Palme d’Or predictions for Cannes 2017


The Cannes Film Festival is wrapping up this weekend, and as such, that means the announcement of its awards is forthcoming. Which movie will join recent winners of the prestigious Palme d’Or like I, Daniel Blake, Dheepan, Winter Sleep, Blue is the Warmest Color, Amour, and The Tree of Life? Your guess is obviously as good as mine, but today I’ll be trying to make my picks for the festival winners here in 2017. It has seemed like a year without a clear Cannes frontrunner, so that could make the jury, which includes Maren Ade, Pedro Almodovar, Jessica Chastain, Will Smith, and Park Chan-wook, prime to go in a potentially unique direction.

This time around at Cannes, there are 19 films battling for the Palme d’Or. The notable movies on this list include 120 Beats per Minute from Robin Campillo, The Beguiled from Sofia Coppola, The Day After from Hong Sangsoo, Good Time from Benny Safdie and Josh Safdie, Happy End from Michael Haneke, The Killing of a Sacred Deer from Yorgos Lanthimos, Loveless from Andrei Zvyagintsev, The Meyerowitz Stories (New and Selected) from Noah Baumbach, Okja from Bong Joon-Ho, Redoubtable from Michel Hazanavicius, The Square from Ruben Ostlund, Wonderstruck from Todd Haynes, and You Were Never Really Here from Lynne Ramsay. Those 13 make up some of the likeliest flicks to take home prizes before the weekend is out.


Below you will see what I’m predicting to take home the major prizes. Of note, the aforementioned Ramsay picture You Were Never Really Here hasn’t played yet, so perhaps that will matter…perhaps not. My main curiosity here is if Nicole Kidman is cited for any of her various works at Cannes this year. The other is if Netflix gets shut out or not, with the likely answer being yes. Other than that, who knows? The big prize, the Palme d’Or seems to be between 120 Beats per Minute and Loveless. There’s a chance that Wonderstruck emerges as a consensus pick, while if you’re looking for a shock win, look to The Killing of a Sacred Deer. More than anything else, look for surprises!

Here now are my annual Cannes award predictions for this year:

Palme d’Or

Prediction: Loveless
Alternate: 120 Beats per Minute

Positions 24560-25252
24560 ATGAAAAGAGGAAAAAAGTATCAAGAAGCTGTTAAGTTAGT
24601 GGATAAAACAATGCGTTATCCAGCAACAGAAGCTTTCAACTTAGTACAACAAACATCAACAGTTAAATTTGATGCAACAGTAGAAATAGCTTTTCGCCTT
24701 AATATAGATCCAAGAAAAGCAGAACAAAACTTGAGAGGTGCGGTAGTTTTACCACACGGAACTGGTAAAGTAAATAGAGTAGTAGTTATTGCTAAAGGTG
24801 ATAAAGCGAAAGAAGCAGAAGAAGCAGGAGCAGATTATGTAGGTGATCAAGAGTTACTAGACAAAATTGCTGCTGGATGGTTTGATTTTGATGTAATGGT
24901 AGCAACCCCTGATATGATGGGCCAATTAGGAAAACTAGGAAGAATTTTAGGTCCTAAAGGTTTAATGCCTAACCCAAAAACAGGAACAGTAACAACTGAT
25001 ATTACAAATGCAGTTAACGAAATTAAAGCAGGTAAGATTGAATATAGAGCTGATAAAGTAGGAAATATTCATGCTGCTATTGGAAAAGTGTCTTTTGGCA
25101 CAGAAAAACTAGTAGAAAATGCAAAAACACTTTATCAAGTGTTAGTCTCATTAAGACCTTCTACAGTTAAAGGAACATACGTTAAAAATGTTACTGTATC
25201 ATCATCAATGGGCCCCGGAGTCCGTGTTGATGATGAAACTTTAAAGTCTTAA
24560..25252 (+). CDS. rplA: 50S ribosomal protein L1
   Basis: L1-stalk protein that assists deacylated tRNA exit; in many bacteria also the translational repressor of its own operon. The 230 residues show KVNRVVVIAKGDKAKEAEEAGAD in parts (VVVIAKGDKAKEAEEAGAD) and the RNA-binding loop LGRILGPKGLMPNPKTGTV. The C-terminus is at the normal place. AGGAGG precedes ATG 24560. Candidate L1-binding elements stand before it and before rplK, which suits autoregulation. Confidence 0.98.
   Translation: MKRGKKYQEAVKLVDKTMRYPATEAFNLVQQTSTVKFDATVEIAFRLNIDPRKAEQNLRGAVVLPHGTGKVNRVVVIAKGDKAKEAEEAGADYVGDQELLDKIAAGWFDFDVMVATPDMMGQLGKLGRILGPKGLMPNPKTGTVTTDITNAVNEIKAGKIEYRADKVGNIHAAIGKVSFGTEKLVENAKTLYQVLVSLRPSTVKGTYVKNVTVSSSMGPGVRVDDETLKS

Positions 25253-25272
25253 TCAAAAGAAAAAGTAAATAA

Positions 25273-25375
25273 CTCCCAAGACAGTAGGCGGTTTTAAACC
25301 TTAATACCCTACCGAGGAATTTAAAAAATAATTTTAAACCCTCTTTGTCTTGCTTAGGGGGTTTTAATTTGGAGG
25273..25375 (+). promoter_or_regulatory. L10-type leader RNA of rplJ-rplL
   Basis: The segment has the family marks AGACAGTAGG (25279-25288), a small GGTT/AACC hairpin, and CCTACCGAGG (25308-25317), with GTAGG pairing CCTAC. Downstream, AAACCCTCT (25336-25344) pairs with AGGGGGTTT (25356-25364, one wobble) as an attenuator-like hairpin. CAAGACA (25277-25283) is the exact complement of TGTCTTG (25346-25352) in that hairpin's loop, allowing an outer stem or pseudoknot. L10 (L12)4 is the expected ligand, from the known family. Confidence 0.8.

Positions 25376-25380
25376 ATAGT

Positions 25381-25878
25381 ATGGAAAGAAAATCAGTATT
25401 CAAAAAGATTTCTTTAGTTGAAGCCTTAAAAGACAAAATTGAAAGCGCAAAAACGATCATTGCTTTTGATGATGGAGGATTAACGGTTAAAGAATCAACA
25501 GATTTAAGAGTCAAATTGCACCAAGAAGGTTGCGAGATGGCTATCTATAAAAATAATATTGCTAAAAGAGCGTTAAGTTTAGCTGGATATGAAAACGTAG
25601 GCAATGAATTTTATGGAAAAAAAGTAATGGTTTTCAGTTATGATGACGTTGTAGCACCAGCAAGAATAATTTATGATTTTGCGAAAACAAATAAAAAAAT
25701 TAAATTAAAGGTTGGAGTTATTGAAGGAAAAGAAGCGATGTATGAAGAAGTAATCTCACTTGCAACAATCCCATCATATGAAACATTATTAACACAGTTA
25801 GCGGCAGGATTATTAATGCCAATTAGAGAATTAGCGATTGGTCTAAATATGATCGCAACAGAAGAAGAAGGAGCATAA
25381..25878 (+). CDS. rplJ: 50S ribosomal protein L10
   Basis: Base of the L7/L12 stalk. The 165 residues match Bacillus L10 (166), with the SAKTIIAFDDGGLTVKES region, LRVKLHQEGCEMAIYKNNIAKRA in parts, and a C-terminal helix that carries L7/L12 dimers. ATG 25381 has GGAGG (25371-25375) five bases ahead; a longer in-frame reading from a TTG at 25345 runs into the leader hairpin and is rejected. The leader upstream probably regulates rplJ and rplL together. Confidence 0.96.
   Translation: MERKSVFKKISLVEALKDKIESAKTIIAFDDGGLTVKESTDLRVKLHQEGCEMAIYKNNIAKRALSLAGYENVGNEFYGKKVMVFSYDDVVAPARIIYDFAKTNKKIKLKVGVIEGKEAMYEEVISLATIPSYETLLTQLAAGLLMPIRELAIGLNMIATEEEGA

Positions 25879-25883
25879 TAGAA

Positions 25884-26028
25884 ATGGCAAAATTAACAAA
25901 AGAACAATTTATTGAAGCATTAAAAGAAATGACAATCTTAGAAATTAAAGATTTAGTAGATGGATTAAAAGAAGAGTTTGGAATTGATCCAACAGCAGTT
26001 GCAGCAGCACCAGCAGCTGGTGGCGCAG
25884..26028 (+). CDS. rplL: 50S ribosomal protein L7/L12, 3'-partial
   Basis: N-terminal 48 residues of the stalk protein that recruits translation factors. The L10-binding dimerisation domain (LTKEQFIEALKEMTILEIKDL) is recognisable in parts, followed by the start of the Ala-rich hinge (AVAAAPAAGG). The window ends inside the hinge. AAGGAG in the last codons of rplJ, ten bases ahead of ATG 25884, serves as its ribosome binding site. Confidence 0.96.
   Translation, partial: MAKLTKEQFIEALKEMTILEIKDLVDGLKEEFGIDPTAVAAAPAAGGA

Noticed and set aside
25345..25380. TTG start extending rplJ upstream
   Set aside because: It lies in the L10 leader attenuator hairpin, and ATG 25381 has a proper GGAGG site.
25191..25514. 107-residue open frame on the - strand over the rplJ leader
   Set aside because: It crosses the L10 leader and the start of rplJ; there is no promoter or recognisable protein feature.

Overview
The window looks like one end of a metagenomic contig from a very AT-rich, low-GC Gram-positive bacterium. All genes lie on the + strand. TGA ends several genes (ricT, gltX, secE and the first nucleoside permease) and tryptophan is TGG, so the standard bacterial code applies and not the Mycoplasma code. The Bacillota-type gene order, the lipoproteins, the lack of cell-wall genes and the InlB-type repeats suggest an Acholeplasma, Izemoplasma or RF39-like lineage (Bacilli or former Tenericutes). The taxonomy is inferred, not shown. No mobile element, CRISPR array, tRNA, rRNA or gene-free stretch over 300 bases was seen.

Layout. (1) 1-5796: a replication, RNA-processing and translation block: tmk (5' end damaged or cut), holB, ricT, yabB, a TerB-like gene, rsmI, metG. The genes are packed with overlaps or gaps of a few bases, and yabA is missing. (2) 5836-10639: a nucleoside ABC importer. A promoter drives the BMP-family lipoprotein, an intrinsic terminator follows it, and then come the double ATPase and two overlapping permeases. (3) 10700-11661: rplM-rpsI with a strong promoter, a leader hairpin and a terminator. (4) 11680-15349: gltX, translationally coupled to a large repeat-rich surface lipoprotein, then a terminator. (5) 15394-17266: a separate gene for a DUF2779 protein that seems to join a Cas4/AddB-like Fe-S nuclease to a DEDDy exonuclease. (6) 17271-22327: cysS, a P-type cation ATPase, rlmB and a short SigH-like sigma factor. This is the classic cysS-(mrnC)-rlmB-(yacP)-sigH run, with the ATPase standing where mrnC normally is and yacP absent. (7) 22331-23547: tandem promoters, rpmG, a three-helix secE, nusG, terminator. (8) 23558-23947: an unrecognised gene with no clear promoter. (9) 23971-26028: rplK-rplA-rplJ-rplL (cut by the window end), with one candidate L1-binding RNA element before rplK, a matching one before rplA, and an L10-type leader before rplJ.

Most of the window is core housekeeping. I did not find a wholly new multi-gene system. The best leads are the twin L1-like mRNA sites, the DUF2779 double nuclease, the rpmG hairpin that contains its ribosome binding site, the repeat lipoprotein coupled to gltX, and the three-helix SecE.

Dark Horse: Wonderstruck
Shocker: The Killing of a Sacred Deer

Grand Prix

Prediction: Good Time
Alternate: Happy End
Dark Horse: The Killing of a Sacred Deer
Shocker: The Square

Director’s Prize

Prediction: Todd Haynes for Wonderstruck
Alternate: Benny Safdie and Josh Safdie for Good Time
Dark Horse: Andrei Zvyagintsev for Loveless
Shocker: Yorgos Lanthimos for The Killing of a Sacred Deer

Jury Prize

Prediction: 120 Beats per Minute
Alternate: The Meyerowitz Stories (New and Selected)
Dark Horse: Okja
Shocker: Redoubtable

Best Actor

Prediction: Louis Garrel for Redoubtable
Alternate: Robert Pattinson for Good Time
Dark Horse: Alexey Rozin for Loveless
Shocker: Adam Sandler for The Meyerowitz Stories (New and Selected) (or Colin Farrell for The Killing of a Sacred Deer)

Best Actress

Prediction: Nicole Kidman for The Killing of a Sacred Deer (or any of her films /a body of work prize)
Alternate: Maryana Spivak for Loveless
Dark Horse: Millicent Simmonds for Wonderstruck
Shocker: Ahn Seo-hyun for Okja

Best Screenplay

Prediction: The Meyerowitz Stories (New and Selected)
Alternate: Happy End
Dark Horse: Wonderstruck
Shocker: The Beguiled

Essentially, I’ve slightly deferred to a number of the English language productions, in part due to the jury this year. Still, I think 120 Beats per Minute or Loveless are far and away the most likely Palme d’Or winners. Beyond that, however, it’s really anyone’s guess. Kidman has a shot to take home some kind of a prize for her festival year at large, while everything else is a big question mark. I guess we’ll just have to sit tight and see what happens. The winners will be announced at the end of the weekend, so on Monday look for us to recap who got honored at the fest. Until then…


Stay tuned to see who and what takes home prizes this year at the Cannes Film Festival!

About Joey Magidson

A graduate of Stony Brook University (where he studied Cinema and Cultural Studies), resides in Brooklyn, New York. He contributes to several other film-related websites and is a member of the Broadcast Film Critics Association.

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